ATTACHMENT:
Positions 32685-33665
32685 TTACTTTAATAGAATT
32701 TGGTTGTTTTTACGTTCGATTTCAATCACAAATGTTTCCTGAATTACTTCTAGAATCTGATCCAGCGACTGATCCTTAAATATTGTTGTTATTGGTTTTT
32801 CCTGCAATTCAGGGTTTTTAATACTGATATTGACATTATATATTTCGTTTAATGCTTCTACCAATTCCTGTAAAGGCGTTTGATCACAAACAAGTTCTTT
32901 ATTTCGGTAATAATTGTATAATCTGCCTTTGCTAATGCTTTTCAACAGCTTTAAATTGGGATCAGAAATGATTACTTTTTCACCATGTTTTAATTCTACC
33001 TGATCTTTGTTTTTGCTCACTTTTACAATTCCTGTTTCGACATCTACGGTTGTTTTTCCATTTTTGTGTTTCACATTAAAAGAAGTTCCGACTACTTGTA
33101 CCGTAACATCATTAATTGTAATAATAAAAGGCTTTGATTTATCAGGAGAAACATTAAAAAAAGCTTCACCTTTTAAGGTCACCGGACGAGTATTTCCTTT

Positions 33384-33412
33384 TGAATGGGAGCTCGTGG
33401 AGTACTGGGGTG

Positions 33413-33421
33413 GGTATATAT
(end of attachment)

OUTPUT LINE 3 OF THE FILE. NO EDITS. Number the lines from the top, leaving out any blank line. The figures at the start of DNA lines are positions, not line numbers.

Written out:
32701 TGGTTGTTTTTACGTTCGATTTCAATCACAAATGTTTCCTGAATTACTTCTAGAATCTGATCCAGCGACTGATCCTTAAATATTGTTGTTATTGGTTTTT